But if we examine life in the moment -- this exact moment that is happening right now -- life usually looks pretty okay. Even pretty great, sometimes.
Think about it: right now, where are you?
As for me, I'm sitting on a plush rug in my office. It smells good in here. I'm typing. The window air-conditioning unit is blowing in my face. It's a white-noise hum, but otherwise it's pretty quiet.
I'm just a girl on a rug, honestly.
So that said, what if we always digested our lives in these simple moments?
Maybe you already do. Maybe you don't need this blog post. If so, uh, good for you, I guess.
But for the rest of us -- the ones who live in stressful mental prisons of what we should have said or what we will one day have to do or what impossible future we'll never be able to have -- let's not forget that life is happening right now.
Like, right now.
That's not to say you shouldn't think ahead. Perhaps you have big dreams for your life. Perhaps you look forward to the person you will one day be and the mark you will leave on this world. That's fantastic.
But in the meantime, you're here. Living in this moment. Amongst people who are also living in this moment.
You're just a person on a couch. Let's not forget that.
You ever wonder what in the actual hell you are doing with your life?
Me -- nah. No way.
I walk around planet Earth just outrageously certain of myself, confident in my every decision. And man, it shows.
Daily, I'm stopped on the street by people who all have the exact same thing to tell me: "Good god, woman!" they exclaim. "You look like someone who KNOWS where she is going. Not just, like, directionally-speaking, by the way. What I mean to say is --" they pause briefly, struggling to find the words. "What I mean to say is that you seem to have this general sureness about yourself and your future. The heavens smile down on you for your fearless determination towards your singular, unwavering goal. Good for you, girl. GOOD. FOR. YOU."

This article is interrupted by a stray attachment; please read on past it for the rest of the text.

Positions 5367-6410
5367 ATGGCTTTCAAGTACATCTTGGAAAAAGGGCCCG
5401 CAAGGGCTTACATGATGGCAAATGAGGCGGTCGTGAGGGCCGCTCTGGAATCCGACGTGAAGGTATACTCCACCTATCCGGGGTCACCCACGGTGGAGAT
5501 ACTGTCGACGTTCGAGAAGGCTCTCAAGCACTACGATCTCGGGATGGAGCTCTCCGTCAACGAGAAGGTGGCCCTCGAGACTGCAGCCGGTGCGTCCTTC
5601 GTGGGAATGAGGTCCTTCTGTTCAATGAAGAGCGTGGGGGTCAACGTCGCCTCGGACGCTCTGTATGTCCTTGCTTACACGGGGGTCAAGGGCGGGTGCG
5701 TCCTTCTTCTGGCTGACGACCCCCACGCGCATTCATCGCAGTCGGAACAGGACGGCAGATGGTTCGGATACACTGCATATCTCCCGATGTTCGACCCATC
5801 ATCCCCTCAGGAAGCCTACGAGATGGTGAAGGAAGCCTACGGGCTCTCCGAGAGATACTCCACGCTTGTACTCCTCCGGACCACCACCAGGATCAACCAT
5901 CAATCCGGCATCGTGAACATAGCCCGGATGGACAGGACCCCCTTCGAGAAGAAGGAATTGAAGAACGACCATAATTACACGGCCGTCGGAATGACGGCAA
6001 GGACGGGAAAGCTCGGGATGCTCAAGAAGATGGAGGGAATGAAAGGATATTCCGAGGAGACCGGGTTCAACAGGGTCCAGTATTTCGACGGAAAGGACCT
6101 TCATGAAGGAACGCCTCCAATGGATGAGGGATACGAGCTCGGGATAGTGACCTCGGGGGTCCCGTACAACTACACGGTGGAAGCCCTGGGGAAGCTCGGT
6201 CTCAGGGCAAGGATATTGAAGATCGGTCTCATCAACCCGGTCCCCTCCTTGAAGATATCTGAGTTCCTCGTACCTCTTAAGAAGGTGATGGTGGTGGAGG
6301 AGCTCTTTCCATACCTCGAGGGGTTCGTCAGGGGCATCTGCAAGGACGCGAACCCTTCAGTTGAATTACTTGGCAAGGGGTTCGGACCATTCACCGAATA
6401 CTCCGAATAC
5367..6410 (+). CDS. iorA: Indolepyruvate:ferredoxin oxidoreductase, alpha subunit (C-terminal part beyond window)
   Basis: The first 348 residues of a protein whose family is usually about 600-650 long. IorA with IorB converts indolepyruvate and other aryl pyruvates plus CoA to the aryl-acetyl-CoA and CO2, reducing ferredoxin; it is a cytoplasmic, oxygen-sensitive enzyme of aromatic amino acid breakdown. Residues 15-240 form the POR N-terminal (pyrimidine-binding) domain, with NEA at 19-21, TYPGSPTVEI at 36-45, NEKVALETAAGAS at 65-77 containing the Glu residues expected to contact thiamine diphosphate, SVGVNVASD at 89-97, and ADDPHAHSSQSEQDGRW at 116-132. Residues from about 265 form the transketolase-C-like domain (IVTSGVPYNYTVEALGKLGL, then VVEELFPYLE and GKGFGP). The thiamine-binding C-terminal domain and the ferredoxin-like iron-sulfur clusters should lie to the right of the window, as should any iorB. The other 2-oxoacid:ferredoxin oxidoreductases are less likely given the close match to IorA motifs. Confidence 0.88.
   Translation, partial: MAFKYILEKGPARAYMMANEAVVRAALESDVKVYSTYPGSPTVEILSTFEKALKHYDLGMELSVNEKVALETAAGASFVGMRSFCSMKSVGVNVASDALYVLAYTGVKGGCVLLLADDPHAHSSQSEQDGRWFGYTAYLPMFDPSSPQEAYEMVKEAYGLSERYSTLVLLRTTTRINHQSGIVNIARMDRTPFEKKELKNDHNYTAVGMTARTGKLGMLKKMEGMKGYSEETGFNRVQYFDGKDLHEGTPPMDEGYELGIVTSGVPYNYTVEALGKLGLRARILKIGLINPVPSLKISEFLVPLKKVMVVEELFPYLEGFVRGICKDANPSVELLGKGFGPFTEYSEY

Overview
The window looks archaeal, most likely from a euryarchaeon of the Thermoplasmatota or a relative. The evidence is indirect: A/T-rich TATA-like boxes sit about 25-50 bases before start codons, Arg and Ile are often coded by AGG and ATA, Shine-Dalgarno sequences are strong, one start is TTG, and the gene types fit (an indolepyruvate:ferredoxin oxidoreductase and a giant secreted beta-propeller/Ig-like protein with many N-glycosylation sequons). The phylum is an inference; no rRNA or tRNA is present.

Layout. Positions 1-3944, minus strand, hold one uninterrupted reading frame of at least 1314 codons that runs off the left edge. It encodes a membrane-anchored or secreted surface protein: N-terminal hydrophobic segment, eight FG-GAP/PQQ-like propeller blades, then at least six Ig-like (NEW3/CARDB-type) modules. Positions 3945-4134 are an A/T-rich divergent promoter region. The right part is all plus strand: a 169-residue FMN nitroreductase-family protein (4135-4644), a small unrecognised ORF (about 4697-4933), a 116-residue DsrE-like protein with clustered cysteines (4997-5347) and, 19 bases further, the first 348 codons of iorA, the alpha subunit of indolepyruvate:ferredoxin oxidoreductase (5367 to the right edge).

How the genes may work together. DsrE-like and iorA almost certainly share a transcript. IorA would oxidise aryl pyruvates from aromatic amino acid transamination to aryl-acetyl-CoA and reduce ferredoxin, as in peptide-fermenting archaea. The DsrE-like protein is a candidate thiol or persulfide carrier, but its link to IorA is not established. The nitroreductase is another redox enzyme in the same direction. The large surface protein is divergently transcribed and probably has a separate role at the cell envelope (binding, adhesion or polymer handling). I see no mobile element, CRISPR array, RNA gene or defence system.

I then respond to this commonplace occurrence by simply shrugging my shoulders, smiling, tossing a mixture of glitter and five-hundred $1 bills in the air, and laughing as I mount the back of a motorcycle driven by my good friend and Grammy-award-winner, Rihanna. We ride off into the sunset together, leaving behind a trail of superfluous sparkle and currency.
And then I wake up.
The honest truth is I am never stopped on the street by such admiring strangers. Rihanna is not a close, personal friend. I am sorry if I misled you.
And the other honest truth is that I'm not always outrageously certain of myself either, particularly when it comes to existential matters of the what-am-I-doing-with-my-life variety.
See, I've got this condition, and perhaps you've got it too: I like a bunch of stuff.
In other words, I'm multi-passionate.
This means that I am seldom working towards one focused, singular goal. In fact, I'm often working towards multiple goals, fueled by a vast spectrum of interests, regularly dropping other ambitions in pursuit of new ones (a cardinal sin, many would say). Instead of living my life like a golden retriever on a treadmill running towards a steak attached to a fishing line, I live more like a chihuahua who got loose in an unsupervised butcher shop (i.e. I have several interests vying for my attention. There are many, many steaks, if you will).
For reference, here's a list of things I enjoy/care about/am skilled in, in no particular order: writing, reading, organizing events, traveling, being alone, being with people, being with some people but not other people, theater, music, podcasts, television, video editing, musicals, psychology, teaching, public speaking, leading small groups, Twitter, babies who wear glasses, convincing people to watch The Great British Bake Off, wearing fuchsia, Photoshop, design, singing, working with kids, baking, improv, blogging (oh yeah, that), feminism, activism, performing, wearing jumpsuits. The list goes on.